If you think your property appraisal is horrible, be glad you don’t live in Kaufman County.
The good folks of towns including Forney, Kaufman, Terrell, Mabank, Kemp and many others have a most serious problem on their hands.
According to a lawsuit filed on their behalf by the outgoing mayor of Forney, Rick Wilson, the Kaufman County Appraisal District overvalued properties so much that the values for 2019 doubled or even tripled.
How come? The lawsuit claims it’s because of computer error.
But it gets worse. The only way to fix it, according to the lawsuit, is for property owners to come in to the appraisal district. Appraisers aren’t keen on phone conversations. And I’m told the online protest system isn’t functioning as it should.
Quiet Kaufman County would add another $2 billion in value to its tax rolls using current numbers, the lawsuit claims.
By way of comparison, booming Collin County’s taxable value increased $11 billion in the past year.
Chief Appraiser Sarah Curtis did not respond to The Watchdog’s request for an interview. I also did not get to talk to Forney Mayor Wilson, who had a death in the family. He also lost his reelection bid last week to Mary Penn.
Only days before the election, the mayor filed the lawsuit. Was it a ploy for votes?
“No, not at all,” says Wilson’s lawyer, John M. Clement. “We tried to do everything we could to not file a lawsuit. ... Rick met with the chief appraiser, suggested ideas and talked to them about flaws in the appraisals.”
The lawsuit, he added, “relates to every property owner in Kaufman County, and he was not running for countywide office.”
The lawsuit alleges that Curtis and her deputy “have admitted that thousands of properties are incorrectly appraised as a result of the system utilized to value the properties.”
The lawsuit continues, “Rather than correctly appraising properties in the first place, the chief appraiser prefers to force Kaufman County property owners to disrupt their lives and spend money pursuing individual protests and ignore those owners unable to do so.”
What went wrong?
The lawsuit states that the county’s 77,000 parcels are appraised by only six appraisers on staff.
According to the lawsuit — and this is not confirmed by The Watchdog — Curtis and her deputy “admitted that the [computer] program has produced thousands of erroneous valuations.”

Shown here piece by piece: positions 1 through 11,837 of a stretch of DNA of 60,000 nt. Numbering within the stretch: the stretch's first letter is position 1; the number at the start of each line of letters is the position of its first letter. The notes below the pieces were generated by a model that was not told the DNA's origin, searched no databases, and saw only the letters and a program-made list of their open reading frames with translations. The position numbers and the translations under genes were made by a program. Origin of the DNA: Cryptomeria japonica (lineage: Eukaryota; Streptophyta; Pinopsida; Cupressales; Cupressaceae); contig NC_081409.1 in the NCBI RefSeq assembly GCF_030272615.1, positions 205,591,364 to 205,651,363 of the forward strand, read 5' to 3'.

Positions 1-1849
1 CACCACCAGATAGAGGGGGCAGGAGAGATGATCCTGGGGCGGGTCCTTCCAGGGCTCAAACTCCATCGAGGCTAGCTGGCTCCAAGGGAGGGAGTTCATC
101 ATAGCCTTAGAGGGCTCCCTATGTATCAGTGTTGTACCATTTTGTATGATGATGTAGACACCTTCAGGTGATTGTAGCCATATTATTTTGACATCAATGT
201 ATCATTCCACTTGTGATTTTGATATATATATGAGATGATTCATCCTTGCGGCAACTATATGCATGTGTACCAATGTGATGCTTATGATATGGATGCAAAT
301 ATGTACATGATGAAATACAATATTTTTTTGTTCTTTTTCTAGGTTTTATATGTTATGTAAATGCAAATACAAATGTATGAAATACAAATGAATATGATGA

Taxpayer Jose Seda told me he was informed by a top-level official in the appraisal district that property owners must visit the office at 3950 S. Houston St. in Kaufman between 8 a.m. to 5 p.m. Monday through Friday to handle their protest and try to correct any errors.
The taxpayer told me he asked for a corrected value notice, but couldn’t get one.
The district website makes no mention of any problems. The only hint that something is amiss is a notice that the district’s board of directors’ meeting was canceled and rescheduled for a later date.
The district’s website also doesn’t list extended hours, as some districts offer.
Seda called the requirement to visit the appraisal district retaliatory as a punishment for protesting taxpayers. The mandate for in-person visits, he says, forces “people to take time off from work and incur travel and other expenses in order to protest.”
File a protest
If these allegations are true, it’s one more example of a broken and error-prone system that can’t be trusted to be equal and uniform, as the Texas Constitution requires.
If you’re following the fits and starts of the Texas Legislature, as I try to do, you know that changes considered are mostly cosmetic.
In some ways, what’s allegedly happening in Kaufman County isn’t unlike other counties’ operations.
Appraisers can’t visit every property.
Appraisal numbers continue to shock property owners across the state.
Computer programs are used in almost all appraisal districts.
Online protest systems in some counties don’t work as they should.
And it’s not unusual for protesters to be required to make office visits.
The Watchdog recommends that everyone seriously consider filing a protest. Now it looks like property owners in Kaufman County have no choice.
Be safe. Do it by the official Wednesday deadline.